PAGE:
Why you should let your kids dress themselves
Don't sweat the small stuff and let your kids choose their own clothing
When your child turns 3 or 4, it’s normal for them to start questioning your judgment. Most of the time, of course, you should have the last word, but when it comes to clothes, we can afford to give our kids a little leeway.
“This is the age when children start stretching their wings and look for a little control over their lives,” parenting coach Lisa Bunnage tells Today’s Parent. “But this really is the ‘small stuff’ when you look at the big picture of parenting. I don’t think what kids wear is ever in the ‘big stuff’ department, unless they want to go skiing in a bathing suit.”
Just like you have your own tastes when it comes to clothes, your child also has his own likes and dislikes. Listen to what they like and try to accommodate them.
Letting your kids choose what they want to wear will likely have them dressing in the strangest things. We’re talking tutus, tiaras, dinosaur suits, the works. But don’t worry—this is usually temporary. By the time your child enters first grade, she will be faced with more peer pressure to fit in and dress like her peers. You should enjoy these brief years of unabashed self-expression.
As they dress themselves, they’ll develop their own tastes. You might not like it, but remember that your own parents probably had a few things to say about your own wardrobe choices as well!
Does letting your kids dress themselves sound like too much of an ordeal? Click to the next page to find out how to make dressing up a painless task.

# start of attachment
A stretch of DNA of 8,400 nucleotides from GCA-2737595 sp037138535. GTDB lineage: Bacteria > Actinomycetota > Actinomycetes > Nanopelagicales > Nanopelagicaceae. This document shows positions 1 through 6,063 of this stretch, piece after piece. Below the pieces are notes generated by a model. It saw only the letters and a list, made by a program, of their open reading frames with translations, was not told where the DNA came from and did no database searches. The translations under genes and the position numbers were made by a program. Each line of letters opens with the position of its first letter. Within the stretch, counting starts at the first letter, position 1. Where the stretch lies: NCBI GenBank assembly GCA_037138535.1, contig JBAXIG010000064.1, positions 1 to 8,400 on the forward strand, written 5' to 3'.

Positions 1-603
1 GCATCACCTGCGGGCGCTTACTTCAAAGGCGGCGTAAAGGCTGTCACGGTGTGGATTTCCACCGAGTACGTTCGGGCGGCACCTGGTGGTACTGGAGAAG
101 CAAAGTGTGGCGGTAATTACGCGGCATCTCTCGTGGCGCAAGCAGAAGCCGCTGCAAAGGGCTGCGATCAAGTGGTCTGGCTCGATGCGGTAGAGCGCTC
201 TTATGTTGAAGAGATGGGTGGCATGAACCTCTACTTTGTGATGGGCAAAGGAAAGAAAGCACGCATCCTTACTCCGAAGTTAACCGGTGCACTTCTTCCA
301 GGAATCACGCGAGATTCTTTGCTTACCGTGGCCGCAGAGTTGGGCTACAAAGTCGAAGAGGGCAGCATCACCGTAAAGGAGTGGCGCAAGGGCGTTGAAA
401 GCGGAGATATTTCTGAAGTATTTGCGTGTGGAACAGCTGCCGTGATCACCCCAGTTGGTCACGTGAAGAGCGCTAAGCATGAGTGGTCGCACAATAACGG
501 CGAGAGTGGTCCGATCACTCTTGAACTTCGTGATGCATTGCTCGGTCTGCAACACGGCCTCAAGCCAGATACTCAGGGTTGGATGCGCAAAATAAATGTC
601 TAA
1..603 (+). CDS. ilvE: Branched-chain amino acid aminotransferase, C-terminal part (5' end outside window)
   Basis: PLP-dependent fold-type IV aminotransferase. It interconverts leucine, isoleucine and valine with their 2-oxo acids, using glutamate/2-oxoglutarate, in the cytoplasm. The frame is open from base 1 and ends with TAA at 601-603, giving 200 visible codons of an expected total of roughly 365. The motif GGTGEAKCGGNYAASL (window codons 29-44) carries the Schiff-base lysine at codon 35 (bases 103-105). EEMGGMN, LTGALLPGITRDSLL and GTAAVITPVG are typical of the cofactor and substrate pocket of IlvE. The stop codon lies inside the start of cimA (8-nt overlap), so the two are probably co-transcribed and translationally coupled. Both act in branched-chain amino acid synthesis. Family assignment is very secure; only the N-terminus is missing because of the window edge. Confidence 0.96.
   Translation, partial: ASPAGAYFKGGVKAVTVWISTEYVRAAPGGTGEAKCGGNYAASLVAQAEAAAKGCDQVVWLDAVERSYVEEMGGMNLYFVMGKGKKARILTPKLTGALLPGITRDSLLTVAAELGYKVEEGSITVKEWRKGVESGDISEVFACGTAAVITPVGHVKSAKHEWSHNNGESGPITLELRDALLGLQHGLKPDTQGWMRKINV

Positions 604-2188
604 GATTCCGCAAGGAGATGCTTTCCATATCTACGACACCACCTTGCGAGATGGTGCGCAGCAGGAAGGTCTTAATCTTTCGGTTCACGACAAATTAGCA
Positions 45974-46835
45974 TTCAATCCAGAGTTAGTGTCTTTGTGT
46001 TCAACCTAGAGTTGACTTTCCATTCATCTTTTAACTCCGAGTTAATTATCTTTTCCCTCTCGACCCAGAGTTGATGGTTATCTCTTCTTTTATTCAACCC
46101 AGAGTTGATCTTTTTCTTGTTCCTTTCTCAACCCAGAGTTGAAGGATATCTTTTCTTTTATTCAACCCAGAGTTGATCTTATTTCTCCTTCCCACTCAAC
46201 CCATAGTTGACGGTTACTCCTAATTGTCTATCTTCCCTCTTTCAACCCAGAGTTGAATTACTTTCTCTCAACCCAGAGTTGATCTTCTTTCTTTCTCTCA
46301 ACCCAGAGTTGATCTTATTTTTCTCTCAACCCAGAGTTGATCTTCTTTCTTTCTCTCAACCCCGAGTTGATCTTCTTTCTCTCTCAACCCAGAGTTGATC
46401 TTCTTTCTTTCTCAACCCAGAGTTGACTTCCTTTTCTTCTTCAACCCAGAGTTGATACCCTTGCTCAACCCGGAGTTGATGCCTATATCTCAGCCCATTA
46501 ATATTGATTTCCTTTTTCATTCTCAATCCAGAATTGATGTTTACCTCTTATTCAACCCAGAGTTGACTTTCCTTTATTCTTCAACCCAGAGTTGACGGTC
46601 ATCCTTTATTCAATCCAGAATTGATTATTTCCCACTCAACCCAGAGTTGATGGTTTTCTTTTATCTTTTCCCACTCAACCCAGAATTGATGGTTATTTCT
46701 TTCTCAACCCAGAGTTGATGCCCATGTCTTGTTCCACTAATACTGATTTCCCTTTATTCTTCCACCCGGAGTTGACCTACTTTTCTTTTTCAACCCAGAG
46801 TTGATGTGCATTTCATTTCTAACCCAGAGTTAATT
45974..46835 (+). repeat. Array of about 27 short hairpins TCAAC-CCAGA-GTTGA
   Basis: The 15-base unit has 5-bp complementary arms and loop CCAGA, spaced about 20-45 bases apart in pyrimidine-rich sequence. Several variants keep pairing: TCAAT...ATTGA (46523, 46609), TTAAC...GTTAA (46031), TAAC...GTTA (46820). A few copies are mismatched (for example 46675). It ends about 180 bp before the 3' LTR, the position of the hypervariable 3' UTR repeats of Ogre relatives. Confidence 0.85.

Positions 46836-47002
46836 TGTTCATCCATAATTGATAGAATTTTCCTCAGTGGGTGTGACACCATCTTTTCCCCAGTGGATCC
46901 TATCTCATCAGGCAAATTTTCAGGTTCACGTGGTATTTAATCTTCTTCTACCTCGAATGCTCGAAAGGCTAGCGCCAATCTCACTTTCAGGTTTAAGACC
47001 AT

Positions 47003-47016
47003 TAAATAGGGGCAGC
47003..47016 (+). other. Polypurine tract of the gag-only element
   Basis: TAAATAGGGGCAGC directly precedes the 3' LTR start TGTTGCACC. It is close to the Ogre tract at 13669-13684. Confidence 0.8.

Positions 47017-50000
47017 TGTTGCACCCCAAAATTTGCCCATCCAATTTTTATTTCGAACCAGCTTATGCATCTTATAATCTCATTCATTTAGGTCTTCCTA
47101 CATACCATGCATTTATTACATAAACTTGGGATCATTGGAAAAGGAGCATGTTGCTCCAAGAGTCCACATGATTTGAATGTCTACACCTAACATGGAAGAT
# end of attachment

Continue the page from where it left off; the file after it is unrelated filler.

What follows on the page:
It could be as simple as asking your child if they’d prefer the blue sweater or the red sweater. “The more choices you give, the better. Go through her wardrobe and let her help make a bunch of different outfits, then let her choose which ones she’ll wear each day,” Bunnage continues.
By asking for your children’s opinion, you’re also making it more likely for them to wear what you buy for them instead of having unused pieces of clothing gathering dust in the back of their closets.
A photo posted by Alaskan_Anne (@alaskan_anne) on
One of the pitfalls of letting your child choose what to wear is that they either take forever to decide, or they end up wearing the same ratty old t-shirts every day. You can make the whole getting-ready process more painless by taking some time during the weekend to plan their outfits for the week.
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